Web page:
Iron ore prices started the new year with a bang on Monday as unprecedented demand from China counteracted government calls for sharp cuts in the country’s steel output.
According to Fastmarkets MB, benchmark 62% Fe fines imported into Northern China (CFR Qingdao) were changing hands for $165.29 a tonne on Monday, up 3% on the day. In December, the steelmaking raw material hit its highest level since September 2011 after gaining nearly 80% during the year.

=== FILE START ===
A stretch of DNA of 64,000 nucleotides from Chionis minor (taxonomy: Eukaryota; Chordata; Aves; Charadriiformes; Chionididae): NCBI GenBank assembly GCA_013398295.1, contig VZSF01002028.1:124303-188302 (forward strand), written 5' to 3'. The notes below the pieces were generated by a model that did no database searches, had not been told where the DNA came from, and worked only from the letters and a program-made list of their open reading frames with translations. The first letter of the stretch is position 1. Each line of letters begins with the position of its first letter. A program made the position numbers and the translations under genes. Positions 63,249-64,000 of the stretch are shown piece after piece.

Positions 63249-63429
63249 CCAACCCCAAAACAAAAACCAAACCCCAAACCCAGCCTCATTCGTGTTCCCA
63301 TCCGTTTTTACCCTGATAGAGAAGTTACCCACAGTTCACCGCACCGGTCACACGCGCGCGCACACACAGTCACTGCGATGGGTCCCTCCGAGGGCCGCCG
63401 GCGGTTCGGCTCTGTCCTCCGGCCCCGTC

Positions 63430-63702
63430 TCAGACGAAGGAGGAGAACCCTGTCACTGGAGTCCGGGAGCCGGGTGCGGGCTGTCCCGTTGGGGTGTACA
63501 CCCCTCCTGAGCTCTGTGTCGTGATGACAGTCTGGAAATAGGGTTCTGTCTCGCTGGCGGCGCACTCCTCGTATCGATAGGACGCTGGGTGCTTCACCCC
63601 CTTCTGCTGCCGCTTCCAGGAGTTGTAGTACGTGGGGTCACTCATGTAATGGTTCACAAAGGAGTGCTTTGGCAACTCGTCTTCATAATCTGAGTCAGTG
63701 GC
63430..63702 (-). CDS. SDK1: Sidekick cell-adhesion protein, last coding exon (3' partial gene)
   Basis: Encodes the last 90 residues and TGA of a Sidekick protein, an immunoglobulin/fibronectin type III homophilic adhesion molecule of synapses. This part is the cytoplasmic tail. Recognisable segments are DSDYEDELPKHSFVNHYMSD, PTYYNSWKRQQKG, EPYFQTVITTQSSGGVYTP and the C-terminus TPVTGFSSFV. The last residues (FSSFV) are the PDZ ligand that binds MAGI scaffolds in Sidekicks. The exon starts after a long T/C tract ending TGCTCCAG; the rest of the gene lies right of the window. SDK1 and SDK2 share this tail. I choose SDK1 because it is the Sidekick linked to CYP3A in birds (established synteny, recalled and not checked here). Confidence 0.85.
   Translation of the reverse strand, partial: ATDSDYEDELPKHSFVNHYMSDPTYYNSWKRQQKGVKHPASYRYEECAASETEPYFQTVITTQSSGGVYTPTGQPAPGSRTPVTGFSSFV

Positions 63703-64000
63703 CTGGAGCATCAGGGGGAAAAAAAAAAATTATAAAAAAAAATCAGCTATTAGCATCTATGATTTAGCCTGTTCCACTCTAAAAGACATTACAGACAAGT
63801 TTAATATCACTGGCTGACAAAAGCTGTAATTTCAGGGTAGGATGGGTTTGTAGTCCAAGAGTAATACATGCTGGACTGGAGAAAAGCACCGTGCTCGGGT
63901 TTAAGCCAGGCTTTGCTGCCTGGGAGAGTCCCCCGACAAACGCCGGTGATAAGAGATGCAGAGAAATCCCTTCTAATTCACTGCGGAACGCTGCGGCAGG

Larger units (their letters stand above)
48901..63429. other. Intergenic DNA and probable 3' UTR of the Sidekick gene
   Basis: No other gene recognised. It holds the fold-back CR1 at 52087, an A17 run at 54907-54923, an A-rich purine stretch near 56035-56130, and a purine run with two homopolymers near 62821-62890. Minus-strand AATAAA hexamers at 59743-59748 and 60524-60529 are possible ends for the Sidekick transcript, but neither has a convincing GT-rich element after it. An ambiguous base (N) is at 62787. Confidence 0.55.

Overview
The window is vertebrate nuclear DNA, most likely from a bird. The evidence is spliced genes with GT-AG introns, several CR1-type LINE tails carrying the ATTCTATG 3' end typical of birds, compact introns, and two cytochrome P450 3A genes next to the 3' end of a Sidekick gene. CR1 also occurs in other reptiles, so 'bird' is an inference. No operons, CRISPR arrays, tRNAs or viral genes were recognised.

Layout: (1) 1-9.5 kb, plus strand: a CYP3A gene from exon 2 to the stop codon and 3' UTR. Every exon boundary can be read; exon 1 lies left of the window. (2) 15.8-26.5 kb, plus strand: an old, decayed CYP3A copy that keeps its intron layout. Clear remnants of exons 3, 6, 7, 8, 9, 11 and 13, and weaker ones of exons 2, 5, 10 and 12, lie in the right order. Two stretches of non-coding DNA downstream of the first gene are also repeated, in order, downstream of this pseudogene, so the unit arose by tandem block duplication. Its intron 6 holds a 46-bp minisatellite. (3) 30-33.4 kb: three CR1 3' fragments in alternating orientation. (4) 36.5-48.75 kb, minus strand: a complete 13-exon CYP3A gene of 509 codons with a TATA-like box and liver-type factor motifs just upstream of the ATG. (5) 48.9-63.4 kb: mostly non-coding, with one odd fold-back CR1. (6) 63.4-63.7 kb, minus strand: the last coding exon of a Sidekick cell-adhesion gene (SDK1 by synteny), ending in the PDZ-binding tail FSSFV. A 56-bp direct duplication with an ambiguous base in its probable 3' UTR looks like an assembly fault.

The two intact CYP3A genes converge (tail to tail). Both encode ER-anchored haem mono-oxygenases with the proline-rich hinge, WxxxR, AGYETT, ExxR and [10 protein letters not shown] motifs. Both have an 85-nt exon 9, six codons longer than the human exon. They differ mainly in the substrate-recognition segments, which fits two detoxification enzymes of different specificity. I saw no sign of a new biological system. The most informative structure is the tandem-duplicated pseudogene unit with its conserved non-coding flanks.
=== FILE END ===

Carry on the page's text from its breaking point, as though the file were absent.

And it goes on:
“Impact from the pandemic (on iron ore) was not as pessimistic as the market expected,” Zhuo Guiqiu, analyst with Jinrui Capital told Reuters: “The big jump came after Vale lowered its shipments expectations and a robust Chinese steel demand in the fourth quarter.”
China is expected to have forged more than 1 billion tonnes of crude steel in 2020 and imports of iron ore are also running at record levels of more than 1 billion tonnes per annum.
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